We Still Kill the Old Way (2014) Review (Anchor Bay)

2014, dir: Sacha Bennett


Before I begin with my first review for 2015, I want to keep it short and sweet because Lord knows I can ramble, but I would like to thank everyone who has read, enjoyed, shared and supported my content on this very fine site. I am honoured to be part of The Cinephiliacs family and I look forward to contributing alongside some fine writers and cinephiles. Long may it continue!

With it being the start of a new year, I think it’s the perfect time to admit something… I have such a soft spot for (mostly straight to DVD) contemporary British crime, hooligan and gangster films. Sure, these films aren’t exactly high art, but who cares? What you get with a lot of these flicks is exactly what is advertised. You’re probably not going to experience a contender to the likes of Goodfellas, The Long Good Friday or Once Upon a Time in America, but you are going to experience a labour of love that showcases the cream of the crop of British independent cinema (well… not always, Full English Breakfast is more than a bit pony!) and see forgotten faces from the good old days of film and television. A name that readers should look out for is Jonathan Sothcott, one of the films main producers. Jonathan has many production credits under his belt, such as the fantastic Danny Dyer revenge thriller Vendetta. In which Dyer plays as a returning soldier who seeks revenge on the gang responsible for the death of his parents. Danny Dyer and fantastic don’t usually appear in the same sentence, but I am a massive fan of Dyer and Vendetta proves his naysayers (and Mark Kermode) wrong because it’s a very straight faced and brutal performance that is more Outlaw than Football Factory. I do love Football Factory though! OK, Danny Dyer doesn’t appear at all in the film I’m reviewing, but I wanted to defend him anyway! Back to the point, Sothcott has found success and shown us all that there is still worth in straight to DVD cinema and We Still Kill the Old Way is a shining example of that. If you are still reading, you have my upmost respect!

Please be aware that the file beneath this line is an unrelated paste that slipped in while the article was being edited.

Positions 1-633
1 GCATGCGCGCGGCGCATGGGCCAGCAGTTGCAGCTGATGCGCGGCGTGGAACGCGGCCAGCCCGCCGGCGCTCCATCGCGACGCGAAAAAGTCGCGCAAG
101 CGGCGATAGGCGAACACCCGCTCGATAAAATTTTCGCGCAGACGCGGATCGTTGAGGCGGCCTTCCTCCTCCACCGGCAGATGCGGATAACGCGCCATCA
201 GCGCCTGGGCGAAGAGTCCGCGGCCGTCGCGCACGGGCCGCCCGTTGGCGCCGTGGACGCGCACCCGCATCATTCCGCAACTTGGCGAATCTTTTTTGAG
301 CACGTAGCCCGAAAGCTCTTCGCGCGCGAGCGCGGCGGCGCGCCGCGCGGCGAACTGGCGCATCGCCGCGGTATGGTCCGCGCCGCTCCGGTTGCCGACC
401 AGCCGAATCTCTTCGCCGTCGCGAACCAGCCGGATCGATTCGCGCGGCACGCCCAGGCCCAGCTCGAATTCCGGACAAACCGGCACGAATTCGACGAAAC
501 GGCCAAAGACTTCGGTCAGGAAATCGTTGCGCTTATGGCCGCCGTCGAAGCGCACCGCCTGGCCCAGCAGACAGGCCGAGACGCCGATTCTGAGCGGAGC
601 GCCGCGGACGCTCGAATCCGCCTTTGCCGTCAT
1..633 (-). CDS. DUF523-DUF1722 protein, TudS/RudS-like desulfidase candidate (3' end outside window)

Let me paint you a picture. There’s a gang of ‘yoofs’ called the ‘E2’ gang terrorising the streets of London. Their latest victim is Charlie (Steven Berkoff), an old man returning home after birthday drinks who had the nerve of stopping them raping a young girl by the name of Lauren (Danny Dyer). Little do these thugs know that Charlie was a gangster himself back in the day. When Charlie’s brother Richie (Ian Ogilvy) finds out, he’s on the first private helicopter home to find out who’s behind his brothers death. To make matters worse for the E2 gang and their leader Aaron (Danny-Boy Hatchard), he’s enlisting the help of some his mates from the old days; Roy (D.C.I Burnside himself, Christopher Ellison), Arthur (James Cosmo) and ‘Butch’ (Tony Denham). It’s not all plain sailing however, as the by-the-book D.I Taylor (Alison Doody) doesn’t want an all out war between the old and new school. Yeah, it’s a fairly straight to the point storyline, some may uninspired, but it’s an unapologetic love letter to the old school gangsters of yesteryear. There are some minor twists and turns thrown in for good measure, but nothing too spectacular or confusing.

All in all, We Still Kill the Old Way is bloody good fun. Don’t get me wrong, some of the acting isn’t top notch and the dialogue often sounds awkward and unnatural (listen out for some really questionable ‘street’ accents and terminology), but you can’t really hold that against the film. It’s great seeing the likes of Christopher Ellison and James Cosmo sticking it to the youngsters terrorising London in often graphic ways. Ian Ogilvy is smooth, charming and really makes me want to revisit Return of the Saint. The old schoolers have great chemistry with the banter and humour spot on. Questionable accent aside, Danny-Boy Hatchard puts in a solid performance. In fact, I’d go as far to say, all the youngsters (I say youngsters, they seem to be in their mid to late teens) have a promising career ahead of them.

Listen slag, I know these sort of films aren’t to everyone’s tastes. Yeah, it is a sub-genre of contemporary British cinema that has been done to the death. Yes, a lot of these films go straight to DVD, but what some people don’t realise is that the British film industry needs these sorts of films to survive. A lot of successful careers have been forged because of films like this. Not only that, but it’s a damn entertaining film that doesn’t take itself too seriously. I certainly had fun with this flick and would like to see more films with the old schoolers, there’s potential for at least a trilogy of films here. Give this a go if you can, you may actually have some fun!


We Still Kill the Old Way is available on VOD, DVD & Blu-ray from Anchor Bay.


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